As 2021 comes to an end, misconceptions about what makes a secure password persist, with users underestimating the dangers of reusing or only slightly changing utilized passwords. Password managers provide a viable solution to that problem, but users worry about their utility and safety.
Password managers are great tools to help you store complex passwords in one place without having to remember them. By using military-grade encryption, they avert brute force attacks, and by employing zero-knowledge architecture, prevent both cybercriminals and themselves from viewing your data. Furthermore, companies providing password managers often monitor the dark web for compromised passwords, and will alert you if yours was among them.
Today, there are many enterprises providing such services, but some certainly stand out. As such, Dashlane - operating since 2012 - offers protection across all data vectors, including passwords and sensitive information. You can learn more about their offers for companies and individuals here.
Mantas Sasnauskas, the Senior Security Researcher at CyberNews, spoke with Stan Kocken, lead architect at Dashlane, to learn more about common password habits, the importance of password managers, and Dashlane’s techniques in monitoring the dark web for leaked data.
From your experience, what is the number one mistake that people make when they are coming up with passwords, or maybe the top three?
Yeah. The top three would be a good one because I think it is not only one issue. It's a collision of at least two. The one which everyone knows is the very simple - password, obviously. A simple password is something your hacker or just a bad friend can just guess very easily. And the other one will be about reusing passwords, and this one is less known by not techy people. But actually, in my mind, it's the most dangerous one. Because when the website is hacked, the hacker will get a login and password. And the first thing they will try to do is check that password on other websites, on Gmail, on Facebook, on everything. And in most cases, it would just work. So for both solutions, the best advice is just to use a unique and complex password for each service, a different one for each service. And that's where you need something like a password manager, like Dashlane - so you don't have to remember all of them because it's impossible.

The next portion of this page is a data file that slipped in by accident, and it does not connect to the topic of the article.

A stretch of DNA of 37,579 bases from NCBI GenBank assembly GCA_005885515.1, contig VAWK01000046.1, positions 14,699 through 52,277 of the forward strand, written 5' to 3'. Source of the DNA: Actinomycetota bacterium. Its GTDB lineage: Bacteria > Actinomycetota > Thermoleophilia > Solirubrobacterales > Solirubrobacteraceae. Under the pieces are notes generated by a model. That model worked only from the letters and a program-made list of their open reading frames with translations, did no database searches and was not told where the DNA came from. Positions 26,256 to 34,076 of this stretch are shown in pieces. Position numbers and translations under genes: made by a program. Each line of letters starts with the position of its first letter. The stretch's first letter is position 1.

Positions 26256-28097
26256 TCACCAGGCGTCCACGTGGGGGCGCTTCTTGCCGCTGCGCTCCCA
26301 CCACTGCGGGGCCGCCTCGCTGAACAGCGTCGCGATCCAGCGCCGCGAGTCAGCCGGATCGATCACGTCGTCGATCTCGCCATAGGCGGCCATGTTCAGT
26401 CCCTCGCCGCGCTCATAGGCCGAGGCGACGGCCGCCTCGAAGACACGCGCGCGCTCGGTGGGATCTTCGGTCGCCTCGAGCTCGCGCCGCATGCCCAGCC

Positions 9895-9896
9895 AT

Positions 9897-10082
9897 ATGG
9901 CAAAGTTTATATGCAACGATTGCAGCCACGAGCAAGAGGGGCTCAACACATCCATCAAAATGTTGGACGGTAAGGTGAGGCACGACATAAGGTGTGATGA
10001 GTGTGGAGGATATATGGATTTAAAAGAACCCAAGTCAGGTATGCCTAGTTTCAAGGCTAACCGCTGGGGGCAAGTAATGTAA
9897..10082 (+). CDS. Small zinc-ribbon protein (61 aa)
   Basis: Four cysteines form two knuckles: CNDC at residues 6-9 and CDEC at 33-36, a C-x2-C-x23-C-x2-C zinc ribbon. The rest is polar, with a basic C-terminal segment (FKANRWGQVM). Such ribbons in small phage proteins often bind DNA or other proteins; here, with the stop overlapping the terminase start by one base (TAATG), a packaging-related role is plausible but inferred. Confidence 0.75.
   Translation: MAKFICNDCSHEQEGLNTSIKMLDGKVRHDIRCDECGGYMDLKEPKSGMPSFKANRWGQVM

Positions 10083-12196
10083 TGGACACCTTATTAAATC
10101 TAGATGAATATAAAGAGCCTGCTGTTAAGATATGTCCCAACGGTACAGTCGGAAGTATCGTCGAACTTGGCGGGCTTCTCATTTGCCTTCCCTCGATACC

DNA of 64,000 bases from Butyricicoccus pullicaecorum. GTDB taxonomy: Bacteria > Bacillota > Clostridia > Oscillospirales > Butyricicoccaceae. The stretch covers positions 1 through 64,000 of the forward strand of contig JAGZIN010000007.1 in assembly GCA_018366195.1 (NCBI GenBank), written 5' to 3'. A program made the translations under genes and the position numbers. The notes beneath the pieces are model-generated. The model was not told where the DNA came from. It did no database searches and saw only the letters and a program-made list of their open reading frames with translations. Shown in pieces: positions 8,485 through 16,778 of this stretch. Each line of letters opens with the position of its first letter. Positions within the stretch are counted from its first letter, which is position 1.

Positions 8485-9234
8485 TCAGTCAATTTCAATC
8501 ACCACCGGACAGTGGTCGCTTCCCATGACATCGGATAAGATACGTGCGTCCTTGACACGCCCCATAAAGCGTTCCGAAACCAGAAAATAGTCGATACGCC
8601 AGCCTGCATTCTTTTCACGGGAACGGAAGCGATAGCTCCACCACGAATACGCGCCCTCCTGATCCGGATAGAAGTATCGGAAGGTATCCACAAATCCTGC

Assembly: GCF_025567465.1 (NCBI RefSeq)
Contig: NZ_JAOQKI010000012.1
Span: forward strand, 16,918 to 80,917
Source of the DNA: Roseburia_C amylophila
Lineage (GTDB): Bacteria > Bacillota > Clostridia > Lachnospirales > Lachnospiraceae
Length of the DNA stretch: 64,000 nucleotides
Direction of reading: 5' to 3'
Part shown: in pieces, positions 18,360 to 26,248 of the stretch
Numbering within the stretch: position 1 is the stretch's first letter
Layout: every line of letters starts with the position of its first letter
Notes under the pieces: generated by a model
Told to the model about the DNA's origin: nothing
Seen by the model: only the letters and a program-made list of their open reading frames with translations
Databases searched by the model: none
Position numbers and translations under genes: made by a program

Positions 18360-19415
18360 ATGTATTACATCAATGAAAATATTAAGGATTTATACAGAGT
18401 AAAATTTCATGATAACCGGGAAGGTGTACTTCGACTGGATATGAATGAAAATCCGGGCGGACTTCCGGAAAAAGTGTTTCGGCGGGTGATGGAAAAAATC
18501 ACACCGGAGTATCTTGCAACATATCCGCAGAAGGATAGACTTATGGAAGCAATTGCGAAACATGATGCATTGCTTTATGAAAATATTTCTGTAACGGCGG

You have some people who are using a password and believe they are secure, because they are using a variation of this password. For example, cat123fb for Facebook and cat123tw for Twitter. So it's a slight improvement, but hackers will figure it out very quickly, and they will break it anyway.
Dark web and hacker forums are hotspots for exchanging stolen credentials. So how is Dashlane monitoring those dark web forums for leaked data? And do you have any kind of technology that you use to collect that data?
Yes. So, dark web monitoring works in two steps. First, you need to collect the data, as you mentioned. And then determine how to export it to the user. To collect the data, we are partnering with SpyCloud, which is a company specializing in this. They work with us to collect that data, which they then transmit to Dashlane, so we don't have to transmit any information about the users. Once we have the data, we carefully filter the terabytes of data that we have, find the right information of the right users, and export it.